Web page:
A fact-checker at The Atlantic walks readers through her process for fact-checking a passage from the feature story, “What ISIS Really Wants.”
Journalists at The New York Times dig into the problems that viral online stories pose for verification and fact-checking.
A celebrated writer explores one of the most infamous modern cases of fabrication in journalism: Stephen Glass, who made up many of his best stories at The New Republic in the late 1990s — and even went so far as to create elaborate fake sources, including fake websites and people. (This magazine piece was made into a movie by the same name in 2003.)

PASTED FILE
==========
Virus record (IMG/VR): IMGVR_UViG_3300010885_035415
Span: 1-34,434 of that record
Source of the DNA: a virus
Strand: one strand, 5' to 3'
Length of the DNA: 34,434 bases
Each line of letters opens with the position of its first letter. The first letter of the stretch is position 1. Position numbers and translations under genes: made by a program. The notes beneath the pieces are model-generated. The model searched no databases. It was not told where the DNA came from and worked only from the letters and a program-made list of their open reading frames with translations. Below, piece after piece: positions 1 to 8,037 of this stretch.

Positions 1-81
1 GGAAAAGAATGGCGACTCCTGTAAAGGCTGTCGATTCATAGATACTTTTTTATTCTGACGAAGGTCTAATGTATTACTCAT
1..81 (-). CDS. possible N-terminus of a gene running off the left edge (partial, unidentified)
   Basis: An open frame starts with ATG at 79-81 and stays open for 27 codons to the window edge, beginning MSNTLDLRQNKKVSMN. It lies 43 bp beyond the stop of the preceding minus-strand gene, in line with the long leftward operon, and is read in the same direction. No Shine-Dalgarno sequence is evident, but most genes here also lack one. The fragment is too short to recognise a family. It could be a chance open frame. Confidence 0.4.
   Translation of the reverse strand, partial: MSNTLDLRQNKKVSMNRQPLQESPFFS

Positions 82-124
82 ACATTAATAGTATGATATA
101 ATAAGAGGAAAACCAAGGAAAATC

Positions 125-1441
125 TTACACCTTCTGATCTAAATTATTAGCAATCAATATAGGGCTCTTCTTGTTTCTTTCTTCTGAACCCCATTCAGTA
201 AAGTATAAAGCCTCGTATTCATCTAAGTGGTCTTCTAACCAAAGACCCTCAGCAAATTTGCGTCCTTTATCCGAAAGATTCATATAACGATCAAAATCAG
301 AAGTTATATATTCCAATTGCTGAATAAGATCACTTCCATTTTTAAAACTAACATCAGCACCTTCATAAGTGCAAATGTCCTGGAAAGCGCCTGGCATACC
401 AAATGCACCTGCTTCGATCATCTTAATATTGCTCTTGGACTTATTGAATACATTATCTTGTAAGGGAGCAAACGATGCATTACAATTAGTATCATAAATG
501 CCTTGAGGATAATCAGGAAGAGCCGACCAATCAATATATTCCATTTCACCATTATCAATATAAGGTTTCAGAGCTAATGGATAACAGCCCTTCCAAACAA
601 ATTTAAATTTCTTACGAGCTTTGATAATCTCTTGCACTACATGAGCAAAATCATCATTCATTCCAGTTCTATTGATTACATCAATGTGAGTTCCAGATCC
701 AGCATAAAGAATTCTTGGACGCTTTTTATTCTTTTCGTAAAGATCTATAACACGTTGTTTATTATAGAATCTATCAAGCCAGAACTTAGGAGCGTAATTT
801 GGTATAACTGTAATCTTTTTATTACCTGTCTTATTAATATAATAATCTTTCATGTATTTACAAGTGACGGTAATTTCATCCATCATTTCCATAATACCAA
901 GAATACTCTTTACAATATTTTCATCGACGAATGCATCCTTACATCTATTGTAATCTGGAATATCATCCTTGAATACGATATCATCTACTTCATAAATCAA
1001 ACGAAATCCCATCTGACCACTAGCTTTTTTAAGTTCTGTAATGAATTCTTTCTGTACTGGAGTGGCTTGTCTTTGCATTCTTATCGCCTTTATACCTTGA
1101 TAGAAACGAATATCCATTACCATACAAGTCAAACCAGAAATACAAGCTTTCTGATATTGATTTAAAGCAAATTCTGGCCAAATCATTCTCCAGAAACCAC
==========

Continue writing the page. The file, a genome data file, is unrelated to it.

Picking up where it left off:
One of Stephen Glass’s former colleagues and friends revisits his fabrication scandal.
The German magazine Der Spiegal is well known for its large fact-checking team, but in 2019 one of its star journalists was exposed as having fabricated multiple stories. This article story digs into the scandal.
In preparation for his role in “The Lifespan of A Fact,” a Broadway show adapted from the 2012 book of the same name, Daniel Radcliffe learned how to fact-check at The New Yorker.
Fake photos are rampant on the internet, and they especially circulate after big news events such as natural disasters. Learn tips on spotting the fakes with this article.
A classic read on fact-checking, which gives insight into not only the storied fact-check department at The New Yorker, but also the lengths a checker may go to confirm an anecdote — and how things can occasionally go wrong.
Any journalist or editor would do well to remember these steps, which are conveniently listed in a pocket-shaped chart to tuck in your back pocket.